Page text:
Traditionally, there was a prohibition in the United States that meant that no general solicitation or general advertising could occur. This lead to the exemption being lost if, for example, advertisements or articles were published in a newspaper or magazine, or interviews or notices were broadcast on television or radio. However, in April 2012, President Obama caught many by surprise by signing into law the controversial JOBS Act, undoing with a flourish of the pen decades of law and practice that limited the publicity that could surround a private placement of securities. Private equity and hedge funds are among the beneficiaries of this liberation.

Regardless of the marketing free-for-all that is now possible, other restrictions on private placements remain intact for now. Importantly, a fundamental concept within Regulation D is the ‘accredited investor,’ which includes an individual earning more than $200,000 per year (or $300,000 jointly with their spouse) or has net assets of $1,000,000, excluding their principal residence. Underlying the “accredited investor” definition is the belief that sophisticated investors have the resources and financial expertise required to obtain and evaluate the information necessary to make their investment decisions. In short, they can “fend for themselves.” A similar belief serves as the rationale behind the categories of exceptions that operate in the United Kingdom and across Europe.

There are a number of different exemptions under the US securities laws for wealthy individuals, of which “accredited investor” is the most familiar. As Vijay Sekhon, a Senior Counsel with the SEC’s Office of General Counsel, has observed, “The federal securities laws are littered with exemptions for wealthy investors. The rationale underlying these exemptions is that wealthy investors can fend for themselves because they either possess sufficient financial sophistication to make informed decisions or can acquire the services of advisers who possess such sophistication.”

Some critics have argued that the fact that so many sophisticated investors fell victim to Bernard Madoff’s infamous Ponzi scheme is compelling evidence that, in fact, such investors are either unable or unwilling to protect themselves. Among Madoff’s victims were celebrities and hedge fund managers, as well as sizeable pension funds and charities. If this is correct, continuing to provide a private placement exception to enable marketing of investments to these people would ultimately be a mistake.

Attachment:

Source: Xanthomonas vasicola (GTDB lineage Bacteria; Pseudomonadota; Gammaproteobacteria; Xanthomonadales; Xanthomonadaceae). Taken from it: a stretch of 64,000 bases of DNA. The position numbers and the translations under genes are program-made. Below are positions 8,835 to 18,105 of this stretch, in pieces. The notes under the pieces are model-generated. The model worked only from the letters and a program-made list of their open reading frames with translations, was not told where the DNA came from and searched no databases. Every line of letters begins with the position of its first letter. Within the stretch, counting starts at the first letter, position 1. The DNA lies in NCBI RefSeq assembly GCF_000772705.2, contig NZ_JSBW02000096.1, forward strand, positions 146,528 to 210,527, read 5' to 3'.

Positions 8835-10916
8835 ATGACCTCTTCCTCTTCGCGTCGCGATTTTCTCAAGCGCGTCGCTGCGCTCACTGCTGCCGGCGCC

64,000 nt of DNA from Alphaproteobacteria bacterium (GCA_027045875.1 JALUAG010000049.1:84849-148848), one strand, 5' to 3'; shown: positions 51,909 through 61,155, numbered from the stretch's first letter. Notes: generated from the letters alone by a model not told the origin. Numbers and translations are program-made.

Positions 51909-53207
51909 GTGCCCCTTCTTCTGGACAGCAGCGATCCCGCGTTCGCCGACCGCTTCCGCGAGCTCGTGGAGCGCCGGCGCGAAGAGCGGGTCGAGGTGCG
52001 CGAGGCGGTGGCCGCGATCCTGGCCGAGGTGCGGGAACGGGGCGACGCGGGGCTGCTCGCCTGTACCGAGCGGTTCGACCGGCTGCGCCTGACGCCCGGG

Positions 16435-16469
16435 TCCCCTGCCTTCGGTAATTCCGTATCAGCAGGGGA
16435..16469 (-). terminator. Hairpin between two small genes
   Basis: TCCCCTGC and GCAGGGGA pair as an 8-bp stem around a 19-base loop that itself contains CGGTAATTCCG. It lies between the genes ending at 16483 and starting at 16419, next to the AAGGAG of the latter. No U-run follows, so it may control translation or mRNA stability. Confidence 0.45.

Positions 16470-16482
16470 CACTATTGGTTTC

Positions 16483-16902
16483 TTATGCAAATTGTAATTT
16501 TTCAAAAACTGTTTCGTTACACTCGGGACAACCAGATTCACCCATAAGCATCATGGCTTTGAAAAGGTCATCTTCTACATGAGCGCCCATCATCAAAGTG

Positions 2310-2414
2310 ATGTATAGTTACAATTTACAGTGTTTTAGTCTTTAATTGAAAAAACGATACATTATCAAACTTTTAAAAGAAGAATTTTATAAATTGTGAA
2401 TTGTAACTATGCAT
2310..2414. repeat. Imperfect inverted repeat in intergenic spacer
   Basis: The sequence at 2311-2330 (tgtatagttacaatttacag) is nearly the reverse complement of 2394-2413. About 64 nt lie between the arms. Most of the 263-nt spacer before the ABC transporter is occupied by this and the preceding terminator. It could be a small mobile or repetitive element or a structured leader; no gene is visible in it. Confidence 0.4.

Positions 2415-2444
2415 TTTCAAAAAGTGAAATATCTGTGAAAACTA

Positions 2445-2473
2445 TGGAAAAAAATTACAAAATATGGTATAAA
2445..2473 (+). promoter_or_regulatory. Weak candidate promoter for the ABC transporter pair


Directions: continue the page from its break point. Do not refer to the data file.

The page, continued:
Based on the misery that resulted from the Madoff fraud, will legislators and regulators be willing to reexamine the premises underlying the current approach that sophisticated investors should be left to fend for themselves?
Given the significant increase in income and wealth since the original adoption of the accredited investor standard, the SEC has begun to slowly question the uniform ability of every member of this group to have the means to “fend for themselves.” Ultimately, as part of Dodd-Frank, the net worth test for individuals to qualify as accredited investors was amended to exclude a natural person’s primary resource from such calculations. The SEC is further mandated to periodically review the numeric threshold set for accredited investors every few years.

However, the “accredited investors” standard in the United States is for all intents and purposes sacrosanct in federal securities law. The adoption of the Dodd-Frank amendments to the existing US financial regulatory regime represent an attempt by Congress to address some, but not all, of the concerns identified by critics of the policies that led to the recent global financial crisis.

Curiously, within less than two years of adopting the Dodd-Frank reforms, a bipartisan consensus, led by President Obama, substantially liberalized government oversight by passing the JOBS Act. The net effect of this legislative schizophrenia remains to be seen, but private equity and hedge funds are gearing up to take advantage of the increased marketing opportunities in a few weeks time.

The above is an excerpt from the forthcoming book, “ONE STEP AHEAD – Private Equity and Hedge Funds After the Global Financial Crisis,” which will be published by Oneworld in the fall. Click here for more information.